CHARLES THÉODORE FRÈRE
1814 - 1888
IN THE DESERT
signed TH. FRERE. lower right
oil on canvas
80 by 126cm., 31½ by 49½in.
Mathaf Gallery, London (by 1980)
Purchased from the above
London, Mathaf Gallery, A Retrospective of Middle Eastern Painting, 1980, illustrated in the catalogue
Caroline Juler, Najd Collection of Orientalist Paintings, London, 1991, p. 114, catalogued & illustrated
This is among the largest and most dramatic desert views by Frère, who tended to paint on small scale. The size accentuates the vastness of the desert and of the desert sky, and lends the figures, at one with their beautiful but harsh environment, a stoic monumentality. A camel caravan has made camp for the night on the edge of an oasis. The travellers have pitched their tents and settled down in groups around their fires to boil water for tea and for cooking the evening meal. They are back-lit by the last rays of the sun sinking behind the distant horizon. Writer, poet, painter, and art critic Théophile Gautier, an experienced traveller himself, noted that Frère's paintings exuded an authenticity that could only have come from first-hand experience of the culture and the actual scenes he encountered.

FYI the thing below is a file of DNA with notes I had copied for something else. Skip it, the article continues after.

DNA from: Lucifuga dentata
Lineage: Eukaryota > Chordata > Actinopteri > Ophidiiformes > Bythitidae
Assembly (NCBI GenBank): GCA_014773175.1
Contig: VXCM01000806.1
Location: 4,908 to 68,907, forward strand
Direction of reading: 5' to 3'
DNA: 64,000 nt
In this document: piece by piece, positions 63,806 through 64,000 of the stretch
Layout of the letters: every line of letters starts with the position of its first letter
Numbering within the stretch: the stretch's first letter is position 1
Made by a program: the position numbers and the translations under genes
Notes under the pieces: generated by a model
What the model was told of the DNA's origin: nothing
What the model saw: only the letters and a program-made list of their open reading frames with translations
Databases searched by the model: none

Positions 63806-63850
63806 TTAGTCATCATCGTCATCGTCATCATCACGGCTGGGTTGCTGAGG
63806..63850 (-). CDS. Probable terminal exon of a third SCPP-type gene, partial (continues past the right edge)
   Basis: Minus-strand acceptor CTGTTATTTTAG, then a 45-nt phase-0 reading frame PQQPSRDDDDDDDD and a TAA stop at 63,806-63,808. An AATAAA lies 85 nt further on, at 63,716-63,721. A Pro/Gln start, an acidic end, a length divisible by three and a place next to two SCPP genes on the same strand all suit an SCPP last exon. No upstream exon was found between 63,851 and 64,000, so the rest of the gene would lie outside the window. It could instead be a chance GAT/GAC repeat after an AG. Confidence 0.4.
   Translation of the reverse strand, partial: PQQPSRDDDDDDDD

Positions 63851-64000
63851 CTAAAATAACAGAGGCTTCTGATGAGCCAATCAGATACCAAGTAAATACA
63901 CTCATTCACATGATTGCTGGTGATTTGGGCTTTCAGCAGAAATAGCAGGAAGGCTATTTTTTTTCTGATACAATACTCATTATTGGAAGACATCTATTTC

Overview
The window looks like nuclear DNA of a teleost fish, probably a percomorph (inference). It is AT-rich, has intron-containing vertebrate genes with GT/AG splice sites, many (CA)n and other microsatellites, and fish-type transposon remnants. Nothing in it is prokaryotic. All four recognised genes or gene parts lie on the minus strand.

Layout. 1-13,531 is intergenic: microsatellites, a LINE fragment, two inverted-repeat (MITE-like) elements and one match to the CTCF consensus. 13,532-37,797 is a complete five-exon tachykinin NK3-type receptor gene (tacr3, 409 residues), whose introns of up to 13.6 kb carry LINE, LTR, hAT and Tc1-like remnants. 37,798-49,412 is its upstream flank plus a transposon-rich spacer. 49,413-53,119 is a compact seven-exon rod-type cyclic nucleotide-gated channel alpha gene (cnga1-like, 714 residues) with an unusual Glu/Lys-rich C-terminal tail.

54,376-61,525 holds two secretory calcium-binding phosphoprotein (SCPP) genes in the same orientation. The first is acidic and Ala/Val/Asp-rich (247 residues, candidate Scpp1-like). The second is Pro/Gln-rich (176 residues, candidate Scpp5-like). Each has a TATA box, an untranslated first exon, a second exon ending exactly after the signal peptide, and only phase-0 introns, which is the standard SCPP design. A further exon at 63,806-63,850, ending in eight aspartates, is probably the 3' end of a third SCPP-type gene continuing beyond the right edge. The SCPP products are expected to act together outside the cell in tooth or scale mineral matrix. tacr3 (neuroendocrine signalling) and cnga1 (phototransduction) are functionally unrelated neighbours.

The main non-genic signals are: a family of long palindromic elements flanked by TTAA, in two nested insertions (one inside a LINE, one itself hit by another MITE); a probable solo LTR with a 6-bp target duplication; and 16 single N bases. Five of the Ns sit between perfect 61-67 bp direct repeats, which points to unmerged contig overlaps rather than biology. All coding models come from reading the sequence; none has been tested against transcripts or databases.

Frère exhibited two views of Algiers at the Paris Salon as early as 1839, marking the start of his long, distinguished, and prolific career as an Orientalist painter. Between 1839 and 1887, he exhibited over 120 landscapes and street scenes of North Africa and Egypt, all of them immediately recognisable by their vivid, luminous palette. His first trip to Syria, Palestine, and Egypt in 1851 was by way of Constantinople and Asia Minor. The tour provided him with a wealth of subjects and inspired the four works he exhibited at the Exposition Universelle in Paris in 1855. Though based in Paris, Frère kept a studio in Cairo and became an honorary Egyptian when the Egyptian government bestowed upon him the title 'bey'. In 1869 Frère visited Egypt for the last time to witness the celebrations of the opening of the Suez Canal.